As the Coronavirus Disease 2019 (COVID-19) pandemic unfolds, extra-pulmonary manifestations of the disease in critically ill, intubated patients have been observed, including hypercoagulability, acute renal failure, and myocardial injury.1,2,3 This is a case of a COVID-19-positive patient who presented with catastrophic bowel necrosis in the setting of patent mesenteric vessels.

The patient was a 47-year-old man with past medical history notable for type 2 diabetes mellitus who presented to the emergency department with 5 days of shortness of breath, cough, and fevers. He was intubated on arrival given hypoxia and respiratory distress. He was found to test positive for COVID-19 and treated with antibiotics for methicillin-sensitive Staphylococcus aureus pneumonia. His respiratory status was steadily improving; however, 2 weeks into his intensive care unit (ICU) course, he was noted to have rising leukocytosis, hypotension requiring escalating vasopressor support, and increased abdominal distension with grimacing on palpation of his right lower quadrant. A CT scan was obtained which demonstrated evidence of small bowel ischemia with perforation (Fig. 1). His mesenteric vessels were noted to be widely patent. On CT scan, he was also incidentally noted to have a new right posterior basal segmental pulmonary embolism.

Fig. 1
figure 1

CT scan demonstrating evidence of small bowel ischemia with perforation

The patient was taken urgently to the operating room for exploration. Upon entry into the abdomen, the patient was found to have necrotic bowel extending from the ligament of Treitz to the transverse colon with a perforation of the terminal ileum (Fig. 2). The necrosis had unique characteristics, including a bright yellow discoloration (rather than black or purple ischemic changes), distribution that varied between circumferential involvement and patchy involvement along the antimesenteric side of the small bowel, and clear demarcation of the borders of ischemia without anatomic transition zones (Fig. 3). The yellow necrotic areas were found to be extremely thin and friable. Given the extent of involvement and the patient’s critically ill status, the injury was deemed to be unsurvivable. The abdomen was closed and the patient passed away in the ICU shortly after transitioning to comfort measures only. The family declined an autopsy.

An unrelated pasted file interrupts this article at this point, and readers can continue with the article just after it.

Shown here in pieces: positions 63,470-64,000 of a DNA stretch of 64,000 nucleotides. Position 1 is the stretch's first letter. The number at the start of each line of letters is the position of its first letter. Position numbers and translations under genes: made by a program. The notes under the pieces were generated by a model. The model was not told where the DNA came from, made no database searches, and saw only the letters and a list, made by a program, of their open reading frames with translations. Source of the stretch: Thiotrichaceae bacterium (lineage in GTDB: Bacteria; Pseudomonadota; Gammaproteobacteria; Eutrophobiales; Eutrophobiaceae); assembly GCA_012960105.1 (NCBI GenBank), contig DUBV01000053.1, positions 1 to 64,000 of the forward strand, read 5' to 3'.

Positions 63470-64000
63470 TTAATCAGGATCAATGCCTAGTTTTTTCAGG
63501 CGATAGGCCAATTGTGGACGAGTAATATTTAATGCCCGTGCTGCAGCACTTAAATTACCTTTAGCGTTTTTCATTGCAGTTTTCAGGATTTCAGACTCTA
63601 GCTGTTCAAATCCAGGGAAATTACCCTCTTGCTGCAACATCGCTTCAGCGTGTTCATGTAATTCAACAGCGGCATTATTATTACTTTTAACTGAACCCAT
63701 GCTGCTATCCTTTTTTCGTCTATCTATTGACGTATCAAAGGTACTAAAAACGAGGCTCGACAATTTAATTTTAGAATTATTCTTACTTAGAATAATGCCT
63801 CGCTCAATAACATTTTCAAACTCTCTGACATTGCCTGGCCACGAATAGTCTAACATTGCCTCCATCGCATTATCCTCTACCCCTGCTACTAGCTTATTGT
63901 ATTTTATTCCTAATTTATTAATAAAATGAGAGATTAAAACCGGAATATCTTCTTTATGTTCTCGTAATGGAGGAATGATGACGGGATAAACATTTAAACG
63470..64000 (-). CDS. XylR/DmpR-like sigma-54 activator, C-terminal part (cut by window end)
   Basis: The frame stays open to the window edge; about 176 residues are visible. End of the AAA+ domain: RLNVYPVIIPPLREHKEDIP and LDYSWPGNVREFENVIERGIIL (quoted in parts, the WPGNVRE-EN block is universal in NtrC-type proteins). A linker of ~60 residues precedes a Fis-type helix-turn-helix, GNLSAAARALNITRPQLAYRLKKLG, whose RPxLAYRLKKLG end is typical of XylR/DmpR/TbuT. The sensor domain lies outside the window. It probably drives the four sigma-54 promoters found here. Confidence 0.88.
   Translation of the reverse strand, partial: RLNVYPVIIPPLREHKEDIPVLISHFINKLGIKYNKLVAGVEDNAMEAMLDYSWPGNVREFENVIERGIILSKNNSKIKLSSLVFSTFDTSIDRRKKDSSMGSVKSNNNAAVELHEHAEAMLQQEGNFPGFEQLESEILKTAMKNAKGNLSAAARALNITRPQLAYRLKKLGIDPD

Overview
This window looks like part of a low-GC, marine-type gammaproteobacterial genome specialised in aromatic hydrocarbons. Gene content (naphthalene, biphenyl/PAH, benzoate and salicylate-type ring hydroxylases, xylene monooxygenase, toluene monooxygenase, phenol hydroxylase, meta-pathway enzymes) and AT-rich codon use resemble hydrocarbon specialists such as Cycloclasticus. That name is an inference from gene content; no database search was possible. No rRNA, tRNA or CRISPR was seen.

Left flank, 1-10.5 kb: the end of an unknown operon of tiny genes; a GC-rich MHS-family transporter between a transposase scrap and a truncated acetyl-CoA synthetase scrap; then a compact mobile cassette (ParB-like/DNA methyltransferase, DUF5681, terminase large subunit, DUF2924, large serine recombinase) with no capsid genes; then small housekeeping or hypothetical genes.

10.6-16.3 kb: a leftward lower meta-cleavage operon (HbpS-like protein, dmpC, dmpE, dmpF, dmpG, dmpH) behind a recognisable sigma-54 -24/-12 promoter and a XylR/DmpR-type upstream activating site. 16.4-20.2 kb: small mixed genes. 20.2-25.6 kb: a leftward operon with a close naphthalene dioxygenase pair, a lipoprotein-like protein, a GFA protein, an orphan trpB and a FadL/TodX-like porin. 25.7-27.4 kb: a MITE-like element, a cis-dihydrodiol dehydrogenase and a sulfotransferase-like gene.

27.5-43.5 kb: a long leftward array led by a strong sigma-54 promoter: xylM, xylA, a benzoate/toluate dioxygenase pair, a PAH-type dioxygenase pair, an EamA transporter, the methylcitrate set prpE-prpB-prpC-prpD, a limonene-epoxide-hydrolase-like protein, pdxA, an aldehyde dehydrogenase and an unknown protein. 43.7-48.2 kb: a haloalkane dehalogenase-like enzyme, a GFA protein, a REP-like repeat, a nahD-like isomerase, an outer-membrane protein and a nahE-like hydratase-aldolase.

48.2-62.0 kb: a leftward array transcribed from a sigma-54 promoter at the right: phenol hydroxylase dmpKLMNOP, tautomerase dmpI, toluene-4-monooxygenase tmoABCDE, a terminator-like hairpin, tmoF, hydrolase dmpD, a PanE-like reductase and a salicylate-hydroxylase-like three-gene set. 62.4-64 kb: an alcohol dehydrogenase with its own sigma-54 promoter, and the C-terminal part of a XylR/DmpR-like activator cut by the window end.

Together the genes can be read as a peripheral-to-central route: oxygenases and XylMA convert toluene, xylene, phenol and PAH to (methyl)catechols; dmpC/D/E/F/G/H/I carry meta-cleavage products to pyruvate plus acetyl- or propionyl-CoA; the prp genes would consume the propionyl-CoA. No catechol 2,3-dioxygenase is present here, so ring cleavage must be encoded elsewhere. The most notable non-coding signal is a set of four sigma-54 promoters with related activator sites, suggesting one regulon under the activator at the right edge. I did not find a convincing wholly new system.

Fig. 2
figure 2

Extensive bowel necrosis extending from the ligament of Treitz to the transverse colon

Fig. 3
figure 3

Pattern of necrosis with bright yellow discoloration, clear demarcation, and distribution varied between circumferential involvement and patchy antimesenteric involvement

Further pathophysiologic study of similar cases of bowel necrosis in intubated COVID-19 patients is ongoing at our institution. Given the patent mesenteric vasculature and antimesenteric pattern of necrosis, it is hypothesized that this phenomenon may occur as a result of microvascular thrombosis and associated inflammation in these patients with known hypercoagulability. The potential for direct tissue injury from SARS-CoV-2 RNA in the gastrointestinal tract has not been extensively studied and may also provide insight as to the underlying mechanism of ischemia.